Small Business Leadership: Strategic Thinking

Strategic-ThinkingThis is part 5 in a series of small business leadership posts. 

Part 4 in our previous post covered being a role model for your employees.

As a small business owner you are at the helm of your own “ship” every day. It is your responsibility to know where you are going and the best, safest, and most efficient way to get there. Your “crew” depends on you to have a 360-degree view of the destination and, should trouble arise, have the right plan and solution to stay the course. Your ability to think strategically and communicate your thoughts clearly provides the guidance and expectations employees need to be productive contributors to the success of your organization. It also gives them a sense of safety and security research tells us are key components of employee satisfaction.

Strategic thinking is an organized approach to goal achievement. It starts with developing a vision or view of what you want for your business, followed by simple and precise action steps to get you there. You will use it in everyday situations such as addressing a client complaint or in more complex situations such as market expansion, staff development or capacity planning.

Strategic thinking is a powerful leadership skill and it is easier than you might think to master it. Follow the simple steps below.

Step 1: Create a vision. A vision is a clear view of what is desired and possible. It can be applied to almost any project or situation no matter how big or small. Start by identifying exactly what you want. For instance, your vision for handling a customer complaint might be to resolve the issue and retain the client. For planning, it might be a list of goals to reach by a specific deadline.

Step 2:  Assess the situation. Identify the current status or situation. In this step you clarify the facts of the situation or circumstances. In the customer complaint example, it could be the client did not receive their service on time and have registered a complaint. In capacity planning it might be that you have capacity for X, yet Y (a greater number) is in production.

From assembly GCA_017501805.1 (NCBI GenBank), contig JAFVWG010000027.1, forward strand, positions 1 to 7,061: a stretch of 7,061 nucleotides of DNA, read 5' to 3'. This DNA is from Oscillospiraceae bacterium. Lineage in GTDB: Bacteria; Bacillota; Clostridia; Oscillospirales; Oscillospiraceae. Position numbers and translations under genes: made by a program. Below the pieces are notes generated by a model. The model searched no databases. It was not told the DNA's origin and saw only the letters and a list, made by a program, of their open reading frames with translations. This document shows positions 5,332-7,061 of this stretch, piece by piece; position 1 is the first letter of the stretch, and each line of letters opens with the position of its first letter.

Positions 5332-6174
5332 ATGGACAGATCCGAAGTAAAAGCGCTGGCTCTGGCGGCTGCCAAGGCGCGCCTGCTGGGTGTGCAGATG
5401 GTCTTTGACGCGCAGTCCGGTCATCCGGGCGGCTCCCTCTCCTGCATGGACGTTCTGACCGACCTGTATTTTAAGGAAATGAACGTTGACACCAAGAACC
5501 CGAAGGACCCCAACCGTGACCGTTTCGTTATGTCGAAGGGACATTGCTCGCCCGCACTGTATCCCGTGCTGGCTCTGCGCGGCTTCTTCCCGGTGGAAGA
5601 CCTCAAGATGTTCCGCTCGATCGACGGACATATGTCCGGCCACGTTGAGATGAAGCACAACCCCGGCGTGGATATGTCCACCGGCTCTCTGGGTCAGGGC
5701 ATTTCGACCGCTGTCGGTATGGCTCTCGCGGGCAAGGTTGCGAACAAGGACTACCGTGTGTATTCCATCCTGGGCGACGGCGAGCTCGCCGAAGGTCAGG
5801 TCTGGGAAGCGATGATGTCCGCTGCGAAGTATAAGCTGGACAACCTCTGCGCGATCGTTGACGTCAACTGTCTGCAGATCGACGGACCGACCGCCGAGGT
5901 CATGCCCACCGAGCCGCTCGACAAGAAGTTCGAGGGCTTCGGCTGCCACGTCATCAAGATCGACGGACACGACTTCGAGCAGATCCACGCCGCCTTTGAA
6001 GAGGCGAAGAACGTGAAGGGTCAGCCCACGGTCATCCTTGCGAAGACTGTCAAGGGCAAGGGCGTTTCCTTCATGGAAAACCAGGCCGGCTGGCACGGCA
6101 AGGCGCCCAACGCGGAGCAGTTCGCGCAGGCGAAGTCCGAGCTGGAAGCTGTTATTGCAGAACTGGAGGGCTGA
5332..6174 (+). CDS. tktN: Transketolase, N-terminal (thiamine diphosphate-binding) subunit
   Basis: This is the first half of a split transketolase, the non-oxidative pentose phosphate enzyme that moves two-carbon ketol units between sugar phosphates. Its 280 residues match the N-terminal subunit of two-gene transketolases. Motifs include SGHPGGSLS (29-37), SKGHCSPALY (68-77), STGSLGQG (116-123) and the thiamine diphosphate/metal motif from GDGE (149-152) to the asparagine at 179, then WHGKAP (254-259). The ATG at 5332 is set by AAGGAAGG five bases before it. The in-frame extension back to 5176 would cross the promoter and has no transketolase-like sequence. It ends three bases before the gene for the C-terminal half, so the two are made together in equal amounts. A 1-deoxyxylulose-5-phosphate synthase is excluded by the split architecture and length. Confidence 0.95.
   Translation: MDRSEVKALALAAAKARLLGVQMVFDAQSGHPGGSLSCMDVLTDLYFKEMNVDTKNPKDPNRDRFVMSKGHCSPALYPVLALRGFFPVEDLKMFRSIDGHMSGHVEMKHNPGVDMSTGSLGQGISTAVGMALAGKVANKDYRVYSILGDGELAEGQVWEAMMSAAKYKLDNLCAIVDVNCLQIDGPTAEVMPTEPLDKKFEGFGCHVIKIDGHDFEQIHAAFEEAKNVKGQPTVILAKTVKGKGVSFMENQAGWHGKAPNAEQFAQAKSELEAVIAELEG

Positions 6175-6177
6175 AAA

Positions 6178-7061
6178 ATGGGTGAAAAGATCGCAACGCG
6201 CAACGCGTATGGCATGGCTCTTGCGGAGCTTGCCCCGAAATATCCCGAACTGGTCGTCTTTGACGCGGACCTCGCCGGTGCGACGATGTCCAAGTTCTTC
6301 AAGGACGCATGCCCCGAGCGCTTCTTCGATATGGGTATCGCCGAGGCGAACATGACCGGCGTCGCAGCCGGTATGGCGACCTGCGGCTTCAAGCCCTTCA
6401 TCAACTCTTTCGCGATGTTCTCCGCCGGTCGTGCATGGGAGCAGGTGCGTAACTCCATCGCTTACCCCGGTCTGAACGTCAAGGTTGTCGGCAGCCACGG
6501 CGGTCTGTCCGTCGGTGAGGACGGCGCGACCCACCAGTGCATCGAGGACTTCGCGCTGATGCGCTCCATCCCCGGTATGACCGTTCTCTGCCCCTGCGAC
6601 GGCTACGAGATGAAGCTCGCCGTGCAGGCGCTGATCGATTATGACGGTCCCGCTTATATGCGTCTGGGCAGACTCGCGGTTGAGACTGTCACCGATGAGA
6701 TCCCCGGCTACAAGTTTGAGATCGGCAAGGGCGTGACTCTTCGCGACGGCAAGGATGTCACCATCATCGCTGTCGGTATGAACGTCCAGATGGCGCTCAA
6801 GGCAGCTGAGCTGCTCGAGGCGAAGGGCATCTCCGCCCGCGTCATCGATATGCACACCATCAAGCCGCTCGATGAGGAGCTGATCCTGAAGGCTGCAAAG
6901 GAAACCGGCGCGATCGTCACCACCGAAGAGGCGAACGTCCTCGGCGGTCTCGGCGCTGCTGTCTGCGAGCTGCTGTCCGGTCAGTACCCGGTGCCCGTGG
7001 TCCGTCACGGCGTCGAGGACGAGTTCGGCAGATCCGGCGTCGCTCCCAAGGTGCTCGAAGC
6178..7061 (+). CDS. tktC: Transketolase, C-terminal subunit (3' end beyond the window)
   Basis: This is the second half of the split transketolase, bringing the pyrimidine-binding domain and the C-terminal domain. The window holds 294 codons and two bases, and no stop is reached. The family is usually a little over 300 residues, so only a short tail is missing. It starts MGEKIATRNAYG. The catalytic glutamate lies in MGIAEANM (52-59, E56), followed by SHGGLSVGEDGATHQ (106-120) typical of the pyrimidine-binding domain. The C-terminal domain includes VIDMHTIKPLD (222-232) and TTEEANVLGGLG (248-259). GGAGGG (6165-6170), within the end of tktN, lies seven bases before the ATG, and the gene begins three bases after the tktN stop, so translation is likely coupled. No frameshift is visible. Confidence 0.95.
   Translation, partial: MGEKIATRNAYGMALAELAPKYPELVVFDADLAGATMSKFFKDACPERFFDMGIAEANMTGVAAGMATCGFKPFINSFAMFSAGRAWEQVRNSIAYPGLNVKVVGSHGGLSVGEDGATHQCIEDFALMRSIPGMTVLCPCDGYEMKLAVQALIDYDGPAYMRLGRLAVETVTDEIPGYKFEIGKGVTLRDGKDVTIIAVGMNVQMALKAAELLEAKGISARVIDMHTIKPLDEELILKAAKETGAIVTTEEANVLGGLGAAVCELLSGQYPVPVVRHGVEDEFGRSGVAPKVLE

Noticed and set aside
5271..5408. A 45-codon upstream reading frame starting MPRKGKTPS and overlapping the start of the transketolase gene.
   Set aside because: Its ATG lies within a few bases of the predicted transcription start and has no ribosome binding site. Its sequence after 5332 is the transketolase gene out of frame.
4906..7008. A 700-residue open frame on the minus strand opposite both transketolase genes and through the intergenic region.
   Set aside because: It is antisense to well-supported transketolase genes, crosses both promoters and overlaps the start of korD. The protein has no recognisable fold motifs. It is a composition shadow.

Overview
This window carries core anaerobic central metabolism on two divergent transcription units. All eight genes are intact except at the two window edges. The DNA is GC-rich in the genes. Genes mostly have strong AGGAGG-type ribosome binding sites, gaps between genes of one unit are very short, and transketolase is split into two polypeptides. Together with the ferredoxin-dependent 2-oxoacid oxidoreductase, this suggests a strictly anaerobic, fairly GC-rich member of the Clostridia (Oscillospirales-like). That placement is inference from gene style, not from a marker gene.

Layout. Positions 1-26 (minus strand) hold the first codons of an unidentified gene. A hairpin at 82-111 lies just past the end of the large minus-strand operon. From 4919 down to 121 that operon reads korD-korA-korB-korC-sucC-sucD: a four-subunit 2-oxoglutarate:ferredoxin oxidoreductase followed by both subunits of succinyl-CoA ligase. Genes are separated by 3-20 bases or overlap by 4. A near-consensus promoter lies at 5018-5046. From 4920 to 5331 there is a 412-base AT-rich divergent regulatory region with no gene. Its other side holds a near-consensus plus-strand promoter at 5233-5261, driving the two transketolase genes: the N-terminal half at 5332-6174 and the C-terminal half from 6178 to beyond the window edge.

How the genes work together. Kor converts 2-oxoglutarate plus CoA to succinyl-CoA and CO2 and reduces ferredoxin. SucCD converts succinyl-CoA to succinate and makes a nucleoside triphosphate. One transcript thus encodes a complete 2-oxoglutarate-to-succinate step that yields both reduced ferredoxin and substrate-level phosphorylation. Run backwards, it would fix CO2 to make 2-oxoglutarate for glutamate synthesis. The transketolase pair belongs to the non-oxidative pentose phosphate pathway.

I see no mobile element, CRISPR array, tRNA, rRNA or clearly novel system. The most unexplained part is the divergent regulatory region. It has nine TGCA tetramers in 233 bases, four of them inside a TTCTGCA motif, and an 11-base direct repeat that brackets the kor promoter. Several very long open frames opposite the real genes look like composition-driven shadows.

Step 3: Identify actions and timelines. Now, identify what action will help you to close the gap between where you are and where you want to be. In the case of the customer complaint you may decide you need to 1) contact the client, 2) apologize for the late service, and 3) offer a new date of service with a discount. In capacity planning you might need to 1)  add two staff members,  2) extend work hours, and 3) slow or extend delivery time on incoming orders to manage the additional work load. Make sure each action has a target date or deadline.

Step 4: Prepare for the unexpected. Every business owner operates in an ever changing world. Nothing is static. Therefore you cannot rely on anything to remain the same for any period of time. Part of thinking strategically is making predictions and forecasts regarding any shifts or changes that might impact your ability to deliver on your vision. Identify what could go wrong and plan for it. In the case of the client complaint you should prepare for the client not being willing to reschedule or for them to want more of a discount than you are willing to give. In capacity planning you should be prepared for long hiring and training periods or changes in order volume.

Practice makes perfect. Take your time. Follow these simple steps when the next business decision or challenge arises. Before you know it you will have mastered the art and leadership skill of strategic thinking.

Sherry Jordan is an expert in small business performance and leadership. She can assist you in identifying your goals and roadblocks and help you set strategies to success. For more information, call 503-954-4118.

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